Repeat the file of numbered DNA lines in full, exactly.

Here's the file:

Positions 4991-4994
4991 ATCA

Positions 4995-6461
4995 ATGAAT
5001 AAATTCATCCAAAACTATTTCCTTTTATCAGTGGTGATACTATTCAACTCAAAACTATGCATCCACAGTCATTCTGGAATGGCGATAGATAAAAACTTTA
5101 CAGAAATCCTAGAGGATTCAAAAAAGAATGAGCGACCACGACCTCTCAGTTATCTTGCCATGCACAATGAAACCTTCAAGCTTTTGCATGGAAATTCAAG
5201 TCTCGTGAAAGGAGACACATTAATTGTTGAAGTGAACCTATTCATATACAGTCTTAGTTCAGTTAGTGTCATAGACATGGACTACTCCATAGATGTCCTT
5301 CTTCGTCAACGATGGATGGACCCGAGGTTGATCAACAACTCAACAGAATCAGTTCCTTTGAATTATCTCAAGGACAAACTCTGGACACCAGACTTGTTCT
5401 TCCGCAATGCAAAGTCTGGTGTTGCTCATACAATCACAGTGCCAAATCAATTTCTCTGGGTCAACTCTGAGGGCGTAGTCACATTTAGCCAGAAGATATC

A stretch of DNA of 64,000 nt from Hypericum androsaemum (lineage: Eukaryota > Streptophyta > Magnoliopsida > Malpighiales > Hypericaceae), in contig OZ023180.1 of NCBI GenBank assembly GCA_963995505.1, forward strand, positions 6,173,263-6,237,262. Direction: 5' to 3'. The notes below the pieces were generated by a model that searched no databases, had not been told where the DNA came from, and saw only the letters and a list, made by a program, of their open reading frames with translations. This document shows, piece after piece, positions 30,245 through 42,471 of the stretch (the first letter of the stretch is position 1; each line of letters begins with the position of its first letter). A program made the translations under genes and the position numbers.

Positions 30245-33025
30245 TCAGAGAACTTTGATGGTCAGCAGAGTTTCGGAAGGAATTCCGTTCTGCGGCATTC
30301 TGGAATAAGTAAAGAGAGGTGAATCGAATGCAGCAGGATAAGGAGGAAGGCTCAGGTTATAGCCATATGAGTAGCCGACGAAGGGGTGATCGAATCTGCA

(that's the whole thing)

Positions 4991-4994
4991 ATCA

Positions 4995-6461
4995 ATGAAT
5001 AAATTCATCCAAAACTATTTCCTTTTATCAGTGGTGATACTATTCAACTCAAAACTATGCATCCACAGTCATTCTGGAATGGCGATAGATAAAAACTTTA
5101 CAGAAATCCTAGAGGATTCAAAAAAGAATGAGCGACCACGACCTCTCAGTTATCTTGCCATGCACAATGAAACCTTCAAGCTTTTGCATGGAAATTCAAG
5201 TCTCGTGAAAGGAGACACATTAATTGTTGAAGTGAACCTATTCATATACAGTCTTAGTTCAGTTAGTGTCATAGACATGGACTACTCCATAGATGTCCTT
5301 CTTCGTCAACGATGGATGGACCCGAGGTTGATCAACAACTCAACAGAATCAGTTCCTTTGAATTATCTCAAGGACAAACTCTGGACACCAGACTTGTTCT
5401 TCCGCAATGCAAAGTCTGGTGTTGCTCATACAATCACAGTGCCAAATCAATTTCTCTGGGTCAACTCTGAGGGCGTAGTCACATTTAGCCAGAAGATATC

A stretch of DNA of 64,000 nt from Hypericum androsaemum (lineage: Eukaryota > Streptophyta > Magnoliopsida > Malpighiales > Hypericaceae), in contig OZ023180.1 of NCBI GenBank assembly GCA_963995505.1, forward strand, positions 6,173,263-6,237,262. Direction: 5' to 3'. The notes below the pieces were generated by a model that searched no databases, had not been told where the DNA came from, and saw only the letters and a list, made by a program, of their open reading frames with translations. This document shows, piece after piece, positions 30,245 through 42,471 of the stretch (the first letter of the stretch is position 1; each line of letters begins with the position of its first letter). A program made the translations under genes and the position numbers.

Positions 30245-33025
30245 TCAGAGAACTTTGATGGTCAGCAGAGTTTCGGAAGGAATTCCGTTCTGCGGCATTC
30301 TGGAATAAGTAAAGAGAGGTGAATCGAATGCAGCAGGATAAGGAGGAAGGCTCAGGTTATAGCCATATGAGTAGCCGACGAAGGGGTGATCGAATCTGCA